Is it real? Are they for real?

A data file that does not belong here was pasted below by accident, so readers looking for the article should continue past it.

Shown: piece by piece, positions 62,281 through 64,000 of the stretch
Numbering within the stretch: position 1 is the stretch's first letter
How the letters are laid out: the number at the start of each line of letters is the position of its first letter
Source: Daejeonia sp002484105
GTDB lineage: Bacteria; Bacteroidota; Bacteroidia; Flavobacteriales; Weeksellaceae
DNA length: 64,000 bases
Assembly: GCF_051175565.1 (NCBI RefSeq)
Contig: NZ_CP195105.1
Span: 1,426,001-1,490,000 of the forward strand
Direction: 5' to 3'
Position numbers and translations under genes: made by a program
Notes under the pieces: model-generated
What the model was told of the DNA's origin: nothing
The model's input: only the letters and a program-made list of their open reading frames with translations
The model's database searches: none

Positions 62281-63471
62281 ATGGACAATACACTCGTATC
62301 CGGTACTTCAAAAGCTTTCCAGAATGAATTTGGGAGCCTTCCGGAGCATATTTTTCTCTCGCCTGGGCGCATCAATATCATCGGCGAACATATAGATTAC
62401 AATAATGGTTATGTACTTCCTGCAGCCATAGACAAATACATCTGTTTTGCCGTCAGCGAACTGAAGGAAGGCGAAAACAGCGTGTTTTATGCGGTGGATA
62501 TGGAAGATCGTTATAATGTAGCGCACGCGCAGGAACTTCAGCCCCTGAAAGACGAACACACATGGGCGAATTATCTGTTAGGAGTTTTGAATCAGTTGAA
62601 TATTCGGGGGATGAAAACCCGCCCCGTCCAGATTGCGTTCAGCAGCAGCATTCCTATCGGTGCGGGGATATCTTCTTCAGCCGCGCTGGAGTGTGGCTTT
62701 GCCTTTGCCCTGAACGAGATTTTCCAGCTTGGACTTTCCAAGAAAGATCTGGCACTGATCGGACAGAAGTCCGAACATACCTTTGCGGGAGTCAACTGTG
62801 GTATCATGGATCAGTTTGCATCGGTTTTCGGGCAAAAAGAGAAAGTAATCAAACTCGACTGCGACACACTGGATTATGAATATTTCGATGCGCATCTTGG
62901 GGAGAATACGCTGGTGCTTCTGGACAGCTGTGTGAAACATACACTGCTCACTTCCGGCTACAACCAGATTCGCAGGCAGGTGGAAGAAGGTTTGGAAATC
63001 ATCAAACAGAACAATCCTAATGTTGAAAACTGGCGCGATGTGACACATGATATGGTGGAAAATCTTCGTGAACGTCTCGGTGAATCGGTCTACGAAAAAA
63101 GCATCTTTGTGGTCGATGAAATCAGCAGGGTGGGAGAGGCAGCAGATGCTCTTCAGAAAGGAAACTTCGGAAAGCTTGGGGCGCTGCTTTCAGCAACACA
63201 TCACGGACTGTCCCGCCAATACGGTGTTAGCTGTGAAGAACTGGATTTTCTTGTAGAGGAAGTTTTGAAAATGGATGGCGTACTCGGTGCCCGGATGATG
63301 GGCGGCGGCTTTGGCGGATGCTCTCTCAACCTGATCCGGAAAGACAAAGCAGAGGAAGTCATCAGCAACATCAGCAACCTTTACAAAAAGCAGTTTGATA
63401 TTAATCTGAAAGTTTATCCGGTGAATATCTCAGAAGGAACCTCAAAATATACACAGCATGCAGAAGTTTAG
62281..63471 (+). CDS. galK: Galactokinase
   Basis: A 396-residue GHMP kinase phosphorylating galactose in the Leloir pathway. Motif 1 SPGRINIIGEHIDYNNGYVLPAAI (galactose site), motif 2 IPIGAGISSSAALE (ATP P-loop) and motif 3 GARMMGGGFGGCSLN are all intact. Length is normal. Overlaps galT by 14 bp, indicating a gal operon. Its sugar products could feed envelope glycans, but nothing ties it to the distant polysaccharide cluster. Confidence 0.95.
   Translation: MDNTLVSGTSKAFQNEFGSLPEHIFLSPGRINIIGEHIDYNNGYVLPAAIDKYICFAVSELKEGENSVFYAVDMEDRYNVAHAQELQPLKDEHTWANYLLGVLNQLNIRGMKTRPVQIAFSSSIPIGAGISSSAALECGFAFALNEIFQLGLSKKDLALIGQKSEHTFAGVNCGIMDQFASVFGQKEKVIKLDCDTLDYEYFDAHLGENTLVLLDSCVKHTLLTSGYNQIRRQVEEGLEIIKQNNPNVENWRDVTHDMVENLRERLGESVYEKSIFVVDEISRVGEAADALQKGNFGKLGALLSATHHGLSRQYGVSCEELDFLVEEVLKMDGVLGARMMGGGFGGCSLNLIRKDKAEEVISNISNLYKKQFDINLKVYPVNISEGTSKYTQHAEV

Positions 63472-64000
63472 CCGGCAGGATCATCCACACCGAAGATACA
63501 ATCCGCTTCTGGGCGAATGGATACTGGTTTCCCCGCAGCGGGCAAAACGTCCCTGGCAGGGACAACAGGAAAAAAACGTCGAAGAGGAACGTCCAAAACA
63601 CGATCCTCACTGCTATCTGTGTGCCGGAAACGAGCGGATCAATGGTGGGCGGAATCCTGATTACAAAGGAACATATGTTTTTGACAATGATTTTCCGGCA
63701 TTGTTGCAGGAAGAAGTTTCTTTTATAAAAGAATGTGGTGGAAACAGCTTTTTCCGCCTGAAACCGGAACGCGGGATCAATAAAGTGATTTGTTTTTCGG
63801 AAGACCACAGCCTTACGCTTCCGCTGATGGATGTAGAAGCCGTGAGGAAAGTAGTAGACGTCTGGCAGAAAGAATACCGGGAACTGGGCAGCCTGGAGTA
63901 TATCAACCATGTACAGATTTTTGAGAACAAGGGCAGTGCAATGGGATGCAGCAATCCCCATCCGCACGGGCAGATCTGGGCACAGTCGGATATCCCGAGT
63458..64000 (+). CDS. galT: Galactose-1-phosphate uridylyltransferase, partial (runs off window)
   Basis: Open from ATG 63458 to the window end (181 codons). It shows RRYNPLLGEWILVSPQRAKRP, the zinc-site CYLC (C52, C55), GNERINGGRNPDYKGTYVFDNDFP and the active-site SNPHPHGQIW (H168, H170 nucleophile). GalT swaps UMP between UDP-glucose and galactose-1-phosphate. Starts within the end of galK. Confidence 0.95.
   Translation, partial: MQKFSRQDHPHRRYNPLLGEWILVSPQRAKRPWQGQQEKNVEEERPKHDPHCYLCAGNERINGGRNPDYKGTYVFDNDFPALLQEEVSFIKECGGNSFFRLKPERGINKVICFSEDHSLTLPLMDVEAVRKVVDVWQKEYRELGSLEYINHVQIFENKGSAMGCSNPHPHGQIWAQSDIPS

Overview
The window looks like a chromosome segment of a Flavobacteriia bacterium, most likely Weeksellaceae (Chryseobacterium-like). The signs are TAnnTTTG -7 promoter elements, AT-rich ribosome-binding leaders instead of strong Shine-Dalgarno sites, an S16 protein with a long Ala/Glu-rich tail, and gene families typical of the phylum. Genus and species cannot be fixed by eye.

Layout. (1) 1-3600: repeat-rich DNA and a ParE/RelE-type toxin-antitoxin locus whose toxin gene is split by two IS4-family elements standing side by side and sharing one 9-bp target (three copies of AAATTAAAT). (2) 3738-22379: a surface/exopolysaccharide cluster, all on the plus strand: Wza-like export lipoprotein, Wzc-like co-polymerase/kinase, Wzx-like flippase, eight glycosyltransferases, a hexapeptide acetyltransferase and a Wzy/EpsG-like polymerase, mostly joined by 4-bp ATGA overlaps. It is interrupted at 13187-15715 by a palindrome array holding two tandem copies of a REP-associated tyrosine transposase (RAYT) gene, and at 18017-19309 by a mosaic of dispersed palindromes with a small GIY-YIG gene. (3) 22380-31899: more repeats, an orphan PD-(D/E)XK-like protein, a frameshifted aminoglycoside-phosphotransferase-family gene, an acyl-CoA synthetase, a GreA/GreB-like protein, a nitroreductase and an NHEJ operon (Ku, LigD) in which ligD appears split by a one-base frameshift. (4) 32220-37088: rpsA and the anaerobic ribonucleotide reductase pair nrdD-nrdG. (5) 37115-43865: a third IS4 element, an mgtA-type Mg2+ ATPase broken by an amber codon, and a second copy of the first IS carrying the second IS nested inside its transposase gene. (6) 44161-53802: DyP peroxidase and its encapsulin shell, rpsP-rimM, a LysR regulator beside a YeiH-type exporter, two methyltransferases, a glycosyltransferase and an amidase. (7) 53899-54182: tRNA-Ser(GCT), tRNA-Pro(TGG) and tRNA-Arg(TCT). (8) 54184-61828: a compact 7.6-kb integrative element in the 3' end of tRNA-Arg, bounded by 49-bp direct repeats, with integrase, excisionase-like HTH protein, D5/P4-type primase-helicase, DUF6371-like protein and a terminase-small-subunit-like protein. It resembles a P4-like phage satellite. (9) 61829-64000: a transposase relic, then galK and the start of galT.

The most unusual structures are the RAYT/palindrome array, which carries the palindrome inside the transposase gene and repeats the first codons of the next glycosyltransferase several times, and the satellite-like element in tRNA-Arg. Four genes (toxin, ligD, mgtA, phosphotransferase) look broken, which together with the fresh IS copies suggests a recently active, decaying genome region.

So, being a public-spirited citizen, I went over to Wagner Park to check out the swatch of plastic grass that the City Council has rolled out for our inspection.I confess, one corner of my mind was concerned that I might not be able to tell the difference between the real turf and the plastic. So I got careful directions. The plastic grass, I was told, is at the very edge of the park, right in front of McDonald’s. (And they say city planners have no sense of humor.)In any case, there was no chance I would have missed it. That patch of plastic stood out in all its gleaming glory like Miss America at a mud-wrestling match. That fake grass was magnificent – especially in comparison with Wagner’s natural turf, which just lay there in all its sprawling imperfection. Some of the real grass was too short. Some too long. There were bare patches where you could see actual dirt. The coloring of the real grass was wildly uneven, too. No two blades, I swear, were the same color. All in all, I have to say, the real grass was a shoddy piece of work. I’m surprised it had the nerve to show its face. Instead of green, it should have been red with embarrassment.The fake grass, on the other hand, was nothing short of perfect. Blade by blade by blade of plastic perfection. Perfect length. Perfect color. Perfect texture. This was very clearly the grass that God himself would have created if he’d only had access to modern plastics way back, as they say, In The Beginning. Truly, it is gorgeous. There’s only one thing wrong with it.It’s evil. It’s plastic. It’s absurd. It’s obscene. OK, that’s actually four things wrong with it.It’s difficult to believe anyone is taking this supremely stupid idea seriously.I’m thinking maybe it’s all a scam, the pilot for a new TV reality show called “They Can’t Be That Stupid.”Next fall, you’ll open the TV guide and it’ll say, “Citizens of a small town watch in helpless horror as their elected officials take a series of increasingly bizarre and destructive actions. Will the citizens react before the town is destroyed?”How does the series end? Well, we can’t vote them off the island … although we can vote them off the council. But there’s not much drama in that, is there? For television, I’m thinking something more along the lines of an angry mob storming city hall with pitchforks and torches.Although, the state agriculture around here being what it is, pitchforks are probably hard to find and, when you do find them, mighty pricey. And, as for torches, well, they’ve all been bought up by second-home owners for those fabulous summer barbecues.Am I being too harsh? Unfair to the City Council? I think not.Folks, we’re talking fake, plastic grass, covering the park in the heart of Aspen, at the foot of the mountain. That park’s a town treasure and they want to cover it with plastic – like the plastic slipcovers on the couches in your grandmother’s living room. What are these people thinking? More important: Are they thinking at all?I know I’m being narrow-minded here, but as far as I’m concerned, anyone who expresses the opinion that Wagner Park should be covered with plastic grass has forfeited the right to have any opinions on anything, ever again. Period.OK, calm down. Let’s go back to the plastic fantastic carpet sample next to McDonald’s.Did I mention that the fake blades of grass are embedded in little granules of fake dirt? Really. Reach down and touch it and your hand comes up covered with little black specks of rubber. It’s just so cute!In any case, once I finished my inspection – and after I cleaned the fake dirt off my hands – I stood on the mall, at the corner of Cooper and Mill, expressing my outrage to a friend, as we watched people stream out of the Food & Wine Classic tents.Though my friend shared my outrage, he couldn’t help staring – leering, actually – at the spectacular anatomies of some of the women who paraded by.He kept interrupting me, calling my attention to what he considered particularly impressive examples of Aspen womanhood. I admit my friend is not necessarily a gentleman. His gaze and his focus of interest were very specific. “Look at that one!” he said. “Look at those. We’re talking real money to get a set of those.”He inclined his head toward another, particularly voluptuous young woman. “And how about those?” he said. “Yes, sir! The best breasts that money can buy.”Then he shook his head in disgust. “But they’re plastic,” he said. “Plastic!”Case closed.Andy Stone is former editor of The Aspen Times. His e-mail address is firstname.lastname@example.org.
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